USA v. Mario Mendoza-Valles, No. 17-1013 (7th Cir. 2017)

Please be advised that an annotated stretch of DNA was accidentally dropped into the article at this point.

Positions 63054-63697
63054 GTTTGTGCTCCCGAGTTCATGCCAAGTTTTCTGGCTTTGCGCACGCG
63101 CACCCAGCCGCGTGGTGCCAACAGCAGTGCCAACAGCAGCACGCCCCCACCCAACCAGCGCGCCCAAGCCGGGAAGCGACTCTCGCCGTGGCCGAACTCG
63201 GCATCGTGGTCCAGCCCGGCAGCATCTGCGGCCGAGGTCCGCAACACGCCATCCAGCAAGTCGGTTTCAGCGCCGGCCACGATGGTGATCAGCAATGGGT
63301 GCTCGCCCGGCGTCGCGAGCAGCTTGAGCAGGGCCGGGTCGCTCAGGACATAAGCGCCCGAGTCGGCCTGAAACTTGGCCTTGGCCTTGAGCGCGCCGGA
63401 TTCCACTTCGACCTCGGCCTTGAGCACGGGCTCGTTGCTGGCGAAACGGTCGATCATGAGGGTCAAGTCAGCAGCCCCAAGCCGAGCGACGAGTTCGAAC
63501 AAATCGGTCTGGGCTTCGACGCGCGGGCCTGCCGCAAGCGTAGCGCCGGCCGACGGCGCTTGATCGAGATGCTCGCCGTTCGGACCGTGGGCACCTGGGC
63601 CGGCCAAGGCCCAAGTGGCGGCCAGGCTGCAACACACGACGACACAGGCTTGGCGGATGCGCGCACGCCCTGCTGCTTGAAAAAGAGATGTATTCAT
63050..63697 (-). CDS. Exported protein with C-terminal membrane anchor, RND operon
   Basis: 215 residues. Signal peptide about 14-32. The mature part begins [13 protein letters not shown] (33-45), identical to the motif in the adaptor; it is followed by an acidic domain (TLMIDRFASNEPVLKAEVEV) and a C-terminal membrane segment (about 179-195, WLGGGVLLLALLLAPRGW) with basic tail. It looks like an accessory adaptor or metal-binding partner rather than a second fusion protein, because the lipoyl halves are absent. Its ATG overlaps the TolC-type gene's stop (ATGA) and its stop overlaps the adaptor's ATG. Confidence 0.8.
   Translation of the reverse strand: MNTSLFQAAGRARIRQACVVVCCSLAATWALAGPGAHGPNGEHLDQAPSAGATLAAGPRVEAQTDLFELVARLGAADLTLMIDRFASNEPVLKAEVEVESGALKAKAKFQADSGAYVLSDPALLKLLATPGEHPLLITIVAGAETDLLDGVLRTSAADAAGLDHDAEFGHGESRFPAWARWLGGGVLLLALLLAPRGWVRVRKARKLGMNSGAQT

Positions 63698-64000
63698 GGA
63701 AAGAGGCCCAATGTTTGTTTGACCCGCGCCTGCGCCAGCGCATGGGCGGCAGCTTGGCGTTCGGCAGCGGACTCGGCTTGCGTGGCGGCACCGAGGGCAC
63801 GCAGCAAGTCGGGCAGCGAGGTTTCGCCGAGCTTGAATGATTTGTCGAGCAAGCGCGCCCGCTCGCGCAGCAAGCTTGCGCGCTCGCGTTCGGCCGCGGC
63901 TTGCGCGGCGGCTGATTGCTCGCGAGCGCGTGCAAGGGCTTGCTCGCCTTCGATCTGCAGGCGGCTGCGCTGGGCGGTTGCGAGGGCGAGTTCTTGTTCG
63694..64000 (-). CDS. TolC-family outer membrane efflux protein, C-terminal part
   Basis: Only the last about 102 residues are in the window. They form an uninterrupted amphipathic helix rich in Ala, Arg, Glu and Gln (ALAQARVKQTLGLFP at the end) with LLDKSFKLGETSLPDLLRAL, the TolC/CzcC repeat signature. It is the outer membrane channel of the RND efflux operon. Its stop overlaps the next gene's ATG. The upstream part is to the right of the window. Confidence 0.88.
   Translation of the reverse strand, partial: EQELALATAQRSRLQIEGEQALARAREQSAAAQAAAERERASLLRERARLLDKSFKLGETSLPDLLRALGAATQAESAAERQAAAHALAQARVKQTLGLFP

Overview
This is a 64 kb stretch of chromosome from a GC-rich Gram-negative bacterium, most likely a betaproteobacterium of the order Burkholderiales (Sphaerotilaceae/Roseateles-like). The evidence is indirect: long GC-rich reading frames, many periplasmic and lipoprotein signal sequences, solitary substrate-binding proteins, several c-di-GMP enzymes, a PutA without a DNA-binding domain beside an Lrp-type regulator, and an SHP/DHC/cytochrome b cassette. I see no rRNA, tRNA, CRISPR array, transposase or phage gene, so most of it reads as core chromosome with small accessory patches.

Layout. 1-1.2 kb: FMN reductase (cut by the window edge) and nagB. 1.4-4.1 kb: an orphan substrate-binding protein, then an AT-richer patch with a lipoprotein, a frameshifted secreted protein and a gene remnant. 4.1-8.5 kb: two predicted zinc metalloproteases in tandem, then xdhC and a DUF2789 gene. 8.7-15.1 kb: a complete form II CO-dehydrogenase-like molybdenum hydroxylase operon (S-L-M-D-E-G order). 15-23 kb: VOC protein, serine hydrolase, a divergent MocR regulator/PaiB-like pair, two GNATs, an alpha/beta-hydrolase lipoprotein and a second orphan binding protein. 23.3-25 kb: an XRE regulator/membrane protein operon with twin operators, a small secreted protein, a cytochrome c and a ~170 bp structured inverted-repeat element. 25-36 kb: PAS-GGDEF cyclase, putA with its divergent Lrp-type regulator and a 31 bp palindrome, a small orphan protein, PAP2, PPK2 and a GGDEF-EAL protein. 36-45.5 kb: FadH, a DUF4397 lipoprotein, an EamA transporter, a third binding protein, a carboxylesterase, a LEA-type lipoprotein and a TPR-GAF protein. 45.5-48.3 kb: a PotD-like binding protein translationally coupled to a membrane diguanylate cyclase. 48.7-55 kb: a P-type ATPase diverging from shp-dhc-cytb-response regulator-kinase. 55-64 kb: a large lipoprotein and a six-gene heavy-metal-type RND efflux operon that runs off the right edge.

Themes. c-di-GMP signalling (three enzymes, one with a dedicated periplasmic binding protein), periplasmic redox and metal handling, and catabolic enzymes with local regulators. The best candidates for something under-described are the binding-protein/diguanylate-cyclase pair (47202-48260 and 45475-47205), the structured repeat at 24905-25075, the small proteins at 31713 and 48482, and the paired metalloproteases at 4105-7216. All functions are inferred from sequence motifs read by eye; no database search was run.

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NONPRECEDENTIAL DISPOSITION To be cited only in accordance with Fed. R. App. P. 32.1 United States Court of Appeals For the Seventh Circuit Chicago, Illinois 60604 Argued August 8, 2017 Decided August 22, 2017 Before DIANE P. WOOD, Chief Judge WILLIAM J. BAUER, Circuit Judge FRANK H. EASTERBROOK, Circuit Judge No. 17-1013 UNITED STATES OF AMERICA, Plaintiff-Appellee, Appeal from the United States District Court for the Northern District of Illinois, Western Division. v. MARIO MENDOZA-VALLES, Defendant-Appellant. No. 15 CR 50040 Philip G. Reinhard, Judge. ORDER Mario Mendoza-Valles does not know how to take “no” for an answer. He is a citizen of Mexico who repeatedly has come to the United States without authorization, and has repeatedly (we are told a dozen times) been removed back to Mexico. Although he has not been prosecuted for several of his illegal reentries, the present case represents his fifth felony conviction for violating 8 U.S.C. § 1326. The most recent of those earlier convictions earned him 19 months in a federal prison; he last was removed from the United States in September 2010. In August 2015, Mendoza-Valles was caught again in the United States, this time as a result of an arrest for driving without a license. The immigration authorities found No. 17-1013 Page 2 out about the arrest; he was indicted for yet another violation of section 1326(a) and (b)(1); and he pleaded guilty. Before his sentencing hearing, the probation office prepared the usual report. The responsible officer used the 2015 edition of the U.S. Sentencing Guidelines and calculated an advisory range of 15 to 21 months’ imprisonment, based on an offense level of 10 and a criminal history category IV (reflecting almost exclusively his repeated immigration offenses). The offense level included a four-level upward adjustment that applies to persons who unlawfully reenter the United States after a prior removal, see U.S.S.G. § 2L1.2(b)(1)(D) (2015 ed.). Without that adjustment, the advisory imprisonment range would have been 6 to 12 months. At each of two presentencing status hearings, the district judge warned Mendoza-Valles that he was considering a sentence above the advisory range, for the obvious reason that Mendoza-Valles is a serial violator of the U.S. immigration laws. In response, Mendoza-Valles’s lawyer argued that nothing in U.S.S.G. § 2L1.2 directs the sentencing court to assess a harsher sentence if the defendant has more than one conviction for illegal reentry. The judge did not think that a good enough reason to refrain from tailoring the sentence to Mendoza-Valles’s personal circumstances, as the judge is entitled—indeed, required—to do under 18 U.S.C. § 3553(a). He chose instead a sentence of 36 months’ imprisonment, 15 months above the top of the advisory range. By way of explanation, the judge stated that he had heard over 500 illegal reentry cases, yet had never encountered a defendant who so persistently violated the prohibition against returning. Because the recent 19-month sentence had failed to deter MendozaValles’s illegal actions, the judge concluded that a within-range sentence would not be adequate. Although the statutory maximum is 10 years, the judge opted for greater lenience and imposed the three-year (36 month) sentence. On appeal, Mendoza-Valles challenges only the reasonableness of his sentence. But his basic argument misunderstands the nature of federal sentencing in the wake of United States v. Booker, 543 U.S. 220 (2005). The sentencing guidelines are advisory. That means, as the Supreme Court held in Spears v. United States, 555 U.S. 261 (2009), that the district court (after correctly calculating the advisory range) is free to disagree with that advice, whether because it thinks the advice bad for the particular defendant, or if it wishes to exercise its authority “to reject and vary categorically from the … Guidelines based on a policy disagreement with those Guidelines.” Id. at 266. The fact, therefore, that there are certain technical differences between the 2015 and the 2016 version of U.S.S.G. § 2L1.2, and that neither version adds additional offense levels for successive convictions of the statute, is beside the point. No. 17-1013 Page 3 The judge here did everything he was supposed to do: he calculated the guidelines range by the book (and Mendoza-Valles does not argue otherwise); he examined the factors under 18 U.S.C. § 3553(a), placing special weight on MendozaValles’s history and characteristics, the need for deterrence, and the need to protect the public from further crime, see § 3553(a)(1), (2)(B) and (C); and he chose a sentence designed to serve those purposes and at the same time respect the statutory limits. We have no hesitation in holding that the resulting sentence was a reasonable one—indeed, if anything it strikes us as lenient. We hope, as did the district judge, that MendozaValles will get the message this time and keep his promise to make a new life in Mexico. The judgment of the district court is AFFIRMED.